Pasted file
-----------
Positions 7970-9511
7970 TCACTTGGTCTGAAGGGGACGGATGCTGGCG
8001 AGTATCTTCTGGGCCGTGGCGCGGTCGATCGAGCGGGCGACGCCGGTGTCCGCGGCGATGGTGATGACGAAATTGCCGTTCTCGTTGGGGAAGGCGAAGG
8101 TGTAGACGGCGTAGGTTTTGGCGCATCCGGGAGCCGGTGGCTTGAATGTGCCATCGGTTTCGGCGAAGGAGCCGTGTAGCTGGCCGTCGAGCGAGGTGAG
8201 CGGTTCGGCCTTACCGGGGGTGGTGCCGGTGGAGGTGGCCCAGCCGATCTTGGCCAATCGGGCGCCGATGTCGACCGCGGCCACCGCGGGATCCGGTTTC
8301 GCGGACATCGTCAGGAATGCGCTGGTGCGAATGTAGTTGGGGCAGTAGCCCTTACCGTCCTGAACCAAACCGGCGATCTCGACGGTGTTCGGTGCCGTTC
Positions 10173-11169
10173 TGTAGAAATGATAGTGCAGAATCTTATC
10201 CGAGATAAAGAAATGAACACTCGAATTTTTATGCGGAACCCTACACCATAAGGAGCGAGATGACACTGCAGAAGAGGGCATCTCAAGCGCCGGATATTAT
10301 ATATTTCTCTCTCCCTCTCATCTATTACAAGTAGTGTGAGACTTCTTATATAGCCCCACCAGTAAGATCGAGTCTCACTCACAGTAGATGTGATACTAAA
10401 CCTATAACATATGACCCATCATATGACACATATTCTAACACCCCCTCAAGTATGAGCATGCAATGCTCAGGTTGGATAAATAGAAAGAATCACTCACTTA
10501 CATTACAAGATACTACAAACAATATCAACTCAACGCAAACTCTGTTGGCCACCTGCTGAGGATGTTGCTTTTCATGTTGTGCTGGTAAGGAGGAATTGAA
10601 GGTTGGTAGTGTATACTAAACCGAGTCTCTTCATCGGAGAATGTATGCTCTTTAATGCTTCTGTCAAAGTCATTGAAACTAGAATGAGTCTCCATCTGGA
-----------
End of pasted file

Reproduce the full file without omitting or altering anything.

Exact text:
Positions 7970-9511
7970 TCACTTGGTCTGAAGGGGACGGATGCTGGCG
8001 AGTATCTTCTGGGCCGTGGCGCGGTCGATCGAGCGGGCGACGCCGGTGTCCGCGGCGATGGTGATGACGAAATTGCCGTTCTCGTTGGGGAAGGCGAAGG
8101 TGTAGACGGCGTAGGTTTTGGCGCATCCGGGAGCCGGTGGCTTGAATGTGCCATCGGTTTCGGCGAAGGAGCCGTGTAGCTGGCCGTCGAGCGAGGTGAG
8201 CGGTTCGGCCTTACCGGGGGTGGTGCCGGTGGAGGTGGCCCAGCCGATCTTGGCCAATCGGGCGCCGATGTCGACCGCGGCCACCGCGGGATCCGGTTTC
8301 GCGGACATCGTCAGGAATGCGCTGGTGCGAATGTAGTTGGGGCAGTAGCCCTTACCGTCCTGAACCAAACCGGCGATCTCGACGGTGTTCGGTGCCGTTC
Positions 10173-11169
10173 TGTAGAAATGATAGTGCAGAATCTTATC
10201 CGAGATAAAGAAATGAACACTCGAATTTTTATGCGGAACCCTACACCATAAGGAGCGAGATGACACTGCAGAAGAGGGCATCTCAAGCGCCGGATATTAT
10301 ATATTTCTCTCTCCCTCTCATCTATTACAAGTAGTGTGAGACTTCTTATATAGCCCCACCAGTAAGATCGAGTCTCACTCACAGTAGATGTGATACTAAA
10401 CCTATAACATATGACCCATCATATGACACATATTCTAACACCCCCTCAAGTATGAGCATGCAATGCTCAGGTTGGATAAATAGAAAGAATCACTCACTTA
10501 CATTACAAGATACTACAAACAATATCAACTCAACGCAAACTCTGTTGGCCACCTGCTGAGGATGTTGCTTTTCATGTTGTGCTGGTAAGGAGGAATTGAA
10601 GGTTGGTAGTGTATACTAAACCGAGTCTCTTCATCGGAGAATGTATGCTCTTTAATGCTTCTGTCAAAGTCATTGAAACTAGAATGAGTCTCCATCTGGA